The vicious and brutal ‘war on drugs’ that President Duterte unleashed (see here and here), since the start of his Presidency, continues to ravage Filipino working class communities. In the first five months of his rule, the number of people killed in this campaign has now reached 5,000, whether from police or right wing death squads. Duterte has in the past threatened to prosecute those who stand in the way of this campaign, but recently he has upped the pressure by threatening to kill human rights activists who oppose his war on drugs.

No to the War on Drugs! No to extrajudicial impunity!  Stop the killings!

Korean workers stage another general strike

The embattled and scandal ridden government of President Park Geun-hye attempted to stop the planned general strike by Korean workers by declaring any strike action by workers as illegal. On the 30 November, over 200,000 workers demonstrated in central Seoul in a strong and defiant protest against the continuing attempts by the Park administration to attack and weaken the workers’ movement. While President Park has stated that she will consider resigning, another huge protest occurred in Seoul on Saturday 3 December.

Workers, political elections and religion in Indonesia

In the last few weeks there have been huge demonstrations by far right Islamic groups calling for the resignation of Jakarta’s governor, Basuki Tjahaja Purnama, or Ahok, for blasphemy. While the demonstrations on the 4 November and on the 2 December, saw hundreds of thousands of working class people take part, many of the workers involved were not part of these religious groups. For many workers, their anger against Ahok is related to his policies of large slum clearance program which has affected many poor working class communities in Jakarta. In addition, trade unions are protesting against the inadequate new minimum wage for the Jakarta region, though this has proved divisive for the workers’ movement.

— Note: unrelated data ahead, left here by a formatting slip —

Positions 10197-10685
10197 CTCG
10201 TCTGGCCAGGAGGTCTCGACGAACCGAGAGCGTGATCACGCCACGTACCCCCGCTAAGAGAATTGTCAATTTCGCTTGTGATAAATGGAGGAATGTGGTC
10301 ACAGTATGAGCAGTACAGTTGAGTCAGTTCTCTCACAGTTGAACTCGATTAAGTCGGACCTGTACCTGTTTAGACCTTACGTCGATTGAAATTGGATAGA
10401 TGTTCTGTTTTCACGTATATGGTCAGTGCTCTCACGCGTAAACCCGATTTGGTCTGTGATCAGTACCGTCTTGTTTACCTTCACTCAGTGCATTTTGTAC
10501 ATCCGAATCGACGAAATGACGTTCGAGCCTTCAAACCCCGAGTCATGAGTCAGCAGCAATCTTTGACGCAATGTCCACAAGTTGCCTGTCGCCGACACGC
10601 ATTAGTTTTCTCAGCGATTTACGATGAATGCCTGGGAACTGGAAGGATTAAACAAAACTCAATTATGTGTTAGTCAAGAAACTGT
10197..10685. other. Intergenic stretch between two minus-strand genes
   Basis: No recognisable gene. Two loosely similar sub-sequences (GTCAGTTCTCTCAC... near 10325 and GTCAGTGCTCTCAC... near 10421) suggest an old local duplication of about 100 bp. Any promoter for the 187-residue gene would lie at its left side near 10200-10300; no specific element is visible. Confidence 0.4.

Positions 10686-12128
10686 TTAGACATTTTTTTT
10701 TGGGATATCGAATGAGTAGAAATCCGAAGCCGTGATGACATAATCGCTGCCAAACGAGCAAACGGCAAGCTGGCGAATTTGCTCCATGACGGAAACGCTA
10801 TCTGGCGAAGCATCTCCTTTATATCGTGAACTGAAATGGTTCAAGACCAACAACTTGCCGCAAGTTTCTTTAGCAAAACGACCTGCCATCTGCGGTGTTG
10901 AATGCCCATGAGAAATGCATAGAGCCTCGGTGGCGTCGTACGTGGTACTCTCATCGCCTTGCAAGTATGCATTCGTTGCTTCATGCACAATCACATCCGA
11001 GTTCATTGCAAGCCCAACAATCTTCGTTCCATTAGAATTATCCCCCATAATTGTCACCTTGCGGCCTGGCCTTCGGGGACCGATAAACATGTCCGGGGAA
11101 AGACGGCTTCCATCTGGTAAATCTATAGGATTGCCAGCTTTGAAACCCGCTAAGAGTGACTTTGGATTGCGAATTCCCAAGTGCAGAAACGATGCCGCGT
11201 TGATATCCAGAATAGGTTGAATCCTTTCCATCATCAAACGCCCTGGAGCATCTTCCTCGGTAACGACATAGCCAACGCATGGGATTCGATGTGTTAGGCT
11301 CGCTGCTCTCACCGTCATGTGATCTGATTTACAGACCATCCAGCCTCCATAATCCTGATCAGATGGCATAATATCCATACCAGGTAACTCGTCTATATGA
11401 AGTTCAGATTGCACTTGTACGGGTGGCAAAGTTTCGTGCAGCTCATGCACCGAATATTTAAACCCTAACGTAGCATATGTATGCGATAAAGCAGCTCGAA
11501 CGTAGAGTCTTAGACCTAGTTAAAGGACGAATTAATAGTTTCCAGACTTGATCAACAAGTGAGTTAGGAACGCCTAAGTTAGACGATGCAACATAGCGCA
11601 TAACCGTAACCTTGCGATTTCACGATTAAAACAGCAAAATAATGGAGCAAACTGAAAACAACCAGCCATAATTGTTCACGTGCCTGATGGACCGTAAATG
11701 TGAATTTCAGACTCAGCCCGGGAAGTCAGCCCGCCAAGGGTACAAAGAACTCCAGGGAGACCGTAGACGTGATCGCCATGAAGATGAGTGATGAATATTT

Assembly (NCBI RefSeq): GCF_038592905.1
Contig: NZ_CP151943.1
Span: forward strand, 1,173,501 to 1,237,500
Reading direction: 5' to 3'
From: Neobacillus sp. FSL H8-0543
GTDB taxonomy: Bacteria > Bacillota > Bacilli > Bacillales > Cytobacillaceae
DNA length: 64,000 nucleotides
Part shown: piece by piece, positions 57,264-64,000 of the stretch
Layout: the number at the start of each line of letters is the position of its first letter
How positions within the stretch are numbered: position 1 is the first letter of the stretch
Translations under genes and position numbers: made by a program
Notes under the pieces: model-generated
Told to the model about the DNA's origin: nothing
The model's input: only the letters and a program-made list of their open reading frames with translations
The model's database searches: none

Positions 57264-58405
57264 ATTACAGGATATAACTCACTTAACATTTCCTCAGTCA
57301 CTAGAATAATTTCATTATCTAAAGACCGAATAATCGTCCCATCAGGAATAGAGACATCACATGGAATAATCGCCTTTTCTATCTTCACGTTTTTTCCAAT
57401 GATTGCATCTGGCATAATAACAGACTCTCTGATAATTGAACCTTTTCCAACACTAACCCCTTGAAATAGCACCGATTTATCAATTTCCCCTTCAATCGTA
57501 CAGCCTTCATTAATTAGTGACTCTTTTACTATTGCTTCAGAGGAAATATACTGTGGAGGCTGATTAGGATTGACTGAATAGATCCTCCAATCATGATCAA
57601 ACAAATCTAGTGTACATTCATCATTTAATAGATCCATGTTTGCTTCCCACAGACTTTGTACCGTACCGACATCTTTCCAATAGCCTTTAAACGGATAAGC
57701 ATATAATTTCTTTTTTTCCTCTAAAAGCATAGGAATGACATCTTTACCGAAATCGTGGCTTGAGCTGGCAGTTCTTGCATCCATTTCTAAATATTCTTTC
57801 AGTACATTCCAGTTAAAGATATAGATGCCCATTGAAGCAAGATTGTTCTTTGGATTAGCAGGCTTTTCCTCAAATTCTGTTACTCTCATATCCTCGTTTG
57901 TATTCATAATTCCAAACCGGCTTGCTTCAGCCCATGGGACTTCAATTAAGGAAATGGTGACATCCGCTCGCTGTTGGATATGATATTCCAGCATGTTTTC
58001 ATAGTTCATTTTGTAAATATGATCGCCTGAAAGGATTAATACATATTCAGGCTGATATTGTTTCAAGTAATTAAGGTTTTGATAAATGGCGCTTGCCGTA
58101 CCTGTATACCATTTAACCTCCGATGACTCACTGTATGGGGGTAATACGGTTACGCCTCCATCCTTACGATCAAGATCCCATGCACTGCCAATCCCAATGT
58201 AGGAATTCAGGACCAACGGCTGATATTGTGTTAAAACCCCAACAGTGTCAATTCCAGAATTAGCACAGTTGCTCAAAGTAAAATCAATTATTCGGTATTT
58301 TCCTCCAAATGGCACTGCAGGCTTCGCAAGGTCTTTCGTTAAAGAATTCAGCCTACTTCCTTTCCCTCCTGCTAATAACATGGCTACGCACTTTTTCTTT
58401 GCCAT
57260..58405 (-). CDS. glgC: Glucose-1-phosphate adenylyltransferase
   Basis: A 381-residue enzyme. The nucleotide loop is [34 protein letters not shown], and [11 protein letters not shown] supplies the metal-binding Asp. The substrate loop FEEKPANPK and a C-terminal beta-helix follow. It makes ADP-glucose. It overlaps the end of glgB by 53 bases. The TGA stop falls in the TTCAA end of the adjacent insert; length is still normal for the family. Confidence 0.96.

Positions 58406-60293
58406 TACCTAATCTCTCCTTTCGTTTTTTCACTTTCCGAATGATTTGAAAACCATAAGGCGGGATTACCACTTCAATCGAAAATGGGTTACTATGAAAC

Australian unions rally to defend multiculturalism

After the election in the USA, and witnessing the rise of the far right in Australia, the union movement - and particularly union rank and file members - need to take a lead in the fight against racism. Trades Hall has partnered with a number of unions and community groups to hold a rally and festival celebrating and defending multiculturalism. Join a free family friendly street party celebrating the great diversity of our society. There will be music, food, cultural exhibitions and rides for the kids.

Global Street Party - Saturday 10 December - International Human Rights Day
12pm - Rally against Racism at State Library, Melbourne with a march to Trades Hall
1pm - Festival at Trades Hall, Lygon Street Carlton

Invite your fellow workers and bring the whole family for a fun afternoon in support for our multicultural society.

Pakistani workers facing a wave of repression

The last few weeks have not been kind to workers in Pakistan. Following the fire at the shipbreaking yard a month ago, injured workers and families of those who died have not yet received any compensation. The 1,500 workers employed at the PepsiCo plant in Lahore are still fighting for secure jobs and the right to collectively bargain. In another manufacturing company, Schneider Electric, 17 workers were instantly dismissed for demanding a wage rise. Just this week, over 60 workers of the luxury Quetta Serena Hotel, were arrested for holding a gathering outside the hotel premises in support of their right to bargain.